The dawn of ‘Time’

It’s a metal cock, standing on top of the world as if it owns the place.

Here is its story.

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Strasbourg, Prague, Gdansk, Paris… and many cities throughout Europe are host to beautifully-designed, exquisitely-engineered astronomical clocks.

Being a mug for a well-turned piece of mechanical engineering, I have visited many of them. In the process I notived something of a coincidence.

All were built in the 6 decades or so following the year 1350.

Strasbourg started construction in 1360, with that mechanical metal cock. Prague was completed in 1404.

Why then, of all eras? After all, the technology involved was hardly new. Accurate astronomical measurements of the type reproduced here were being recorded in the 8th century Middle East, and incorporated into machinery with metal gears as far back as ancient Greece.

So why didn’t this take off for centuries, and why so suddenly? What were we all doing, in Europe, at the time?

The answer – to over-simplify but nevertheless – was, beginning to sell our labour. We, and all our time and work, had until then belonged to whoever owned the land we lived on, under the feudal system. But between the years 1347 and 1350 the Black Death carried off a third of the population. The remainder, traumatised and beginning to question their faith, still had to find a living. For the first time money, in the form of wages, began to make a regular appearance in ordinary people’s lives. Not just twice a year – rent and harvest – but all year round.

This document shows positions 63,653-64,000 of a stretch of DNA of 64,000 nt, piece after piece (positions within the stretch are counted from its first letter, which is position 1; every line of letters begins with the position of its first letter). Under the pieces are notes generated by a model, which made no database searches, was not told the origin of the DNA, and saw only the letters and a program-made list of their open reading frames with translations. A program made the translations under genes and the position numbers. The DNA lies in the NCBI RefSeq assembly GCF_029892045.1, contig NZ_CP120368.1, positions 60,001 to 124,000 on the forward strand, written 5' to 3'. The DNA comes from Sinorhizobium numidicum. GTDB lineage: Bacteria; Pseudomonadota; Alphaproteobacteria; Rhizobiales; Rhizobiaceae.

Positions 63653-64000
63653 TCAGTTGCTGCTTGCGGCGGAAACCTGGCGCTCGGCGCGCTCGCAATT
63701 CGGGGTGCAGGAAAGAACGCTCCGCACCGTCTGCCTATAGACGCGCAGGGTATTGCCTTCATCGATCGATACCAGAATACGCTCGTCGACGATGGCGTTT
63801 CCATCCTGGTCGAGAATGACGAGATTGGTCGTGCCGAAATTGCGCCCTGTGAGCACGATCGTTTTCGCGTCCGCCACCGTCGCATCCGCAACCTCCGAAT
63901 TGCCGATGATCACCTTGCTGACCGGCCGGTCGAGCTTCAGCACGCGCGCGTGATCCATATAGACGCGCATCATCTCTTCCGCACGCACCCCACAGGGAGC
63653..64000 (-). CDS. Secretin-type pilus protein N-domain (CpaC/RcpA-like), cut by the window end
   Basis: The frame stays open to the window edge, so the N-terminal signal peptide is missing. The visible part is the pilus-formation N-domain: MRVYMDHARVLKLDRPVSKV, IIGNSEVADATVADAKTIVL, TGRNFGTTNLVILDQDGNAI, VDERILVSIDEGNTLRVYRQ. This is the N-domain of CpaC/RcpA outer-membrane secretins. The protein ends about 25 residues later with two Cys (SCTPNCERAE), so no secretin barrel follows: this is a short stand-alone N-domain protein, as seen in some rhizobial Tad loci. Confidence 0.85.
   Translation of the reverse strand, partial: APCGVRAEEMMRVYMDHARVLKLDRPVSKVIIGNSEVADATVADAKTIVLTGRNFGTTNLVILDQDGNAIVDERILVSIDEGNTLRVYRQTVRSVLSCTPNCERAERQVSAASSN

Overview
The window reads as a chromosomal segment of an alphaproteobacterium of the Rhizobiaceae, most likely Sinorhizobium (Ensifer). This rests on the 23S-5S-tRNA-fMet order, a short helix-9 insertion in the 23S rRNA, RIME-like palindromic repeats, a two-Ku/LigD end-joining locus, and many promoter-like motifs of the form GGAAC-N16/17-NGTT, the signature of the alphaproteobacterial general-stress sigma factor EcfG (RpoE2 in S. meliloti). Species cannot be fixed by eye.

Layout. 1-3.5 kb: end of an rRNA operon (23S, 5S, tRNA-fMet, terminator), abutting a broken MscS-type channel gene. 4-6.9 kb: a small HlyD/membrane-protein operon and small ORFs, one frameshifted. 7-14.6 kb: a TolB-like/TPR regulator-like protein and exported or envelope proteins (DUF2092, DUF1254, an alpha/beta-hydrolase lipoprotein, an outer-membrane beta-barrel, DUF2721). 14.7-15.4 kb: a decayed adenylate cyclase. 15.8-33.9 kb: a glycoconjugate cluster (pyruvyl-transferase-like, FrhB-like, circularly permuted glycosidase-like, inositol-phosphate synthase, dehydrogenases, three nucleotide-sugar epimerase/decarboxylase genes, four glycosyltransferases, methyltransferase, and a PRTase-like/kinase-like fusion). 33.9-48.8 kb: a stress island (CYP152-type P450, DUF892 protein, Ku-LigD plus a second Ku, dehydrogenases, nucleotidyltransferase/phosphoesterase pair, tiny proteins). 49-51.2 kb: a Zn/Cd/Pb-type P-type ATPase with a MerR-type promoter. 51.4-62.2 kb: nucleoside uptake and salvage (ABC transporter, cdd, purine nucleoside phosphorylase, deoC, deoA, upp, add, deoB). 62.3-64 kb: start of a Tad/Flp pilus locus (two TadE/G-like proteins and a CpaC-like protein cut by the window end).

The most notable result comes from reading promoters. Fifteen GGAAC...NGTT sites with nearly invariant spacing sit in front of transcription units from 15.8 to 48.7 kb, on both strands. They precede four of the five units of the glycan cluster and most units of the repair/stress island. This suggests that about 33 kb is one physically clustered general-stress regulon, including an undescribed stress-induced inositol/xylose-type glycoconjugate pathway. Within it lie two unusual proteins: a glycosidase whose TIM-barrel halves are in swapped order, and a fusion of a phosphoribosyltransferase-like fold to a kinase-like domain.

A way of life that would previously have been thought sinful had become enough of a necessity that the Church had to take notice. It became the arbiter of days.

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This dial comes from a later version of the Strasbourg clock. It gives the saint for each date and, via the calculator in the inner circle, the day of the week.

Hours proved another challenge. Some conventions divided up the daylight into twelve parts, so that a summer hour lasted longer than a winter one. The astronomical clock in Prague displays those ‘unequal hours’ as well as regular ones. The newest Strasbourg  dial (1842) has regular hours, but includes pointers for sunrise and sunset.

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You could buy or sell your hours, or hire-out anything else by the hour or day while the Church, hiding a mechanism it previously believed to be bordering on the satanic behind elaborate imagery of saints and apostles, acted as referee.

The Church, by measuring and displaying time, had enabled the beginning of modern capitalism.

To be fair, it was better than what had gone before.

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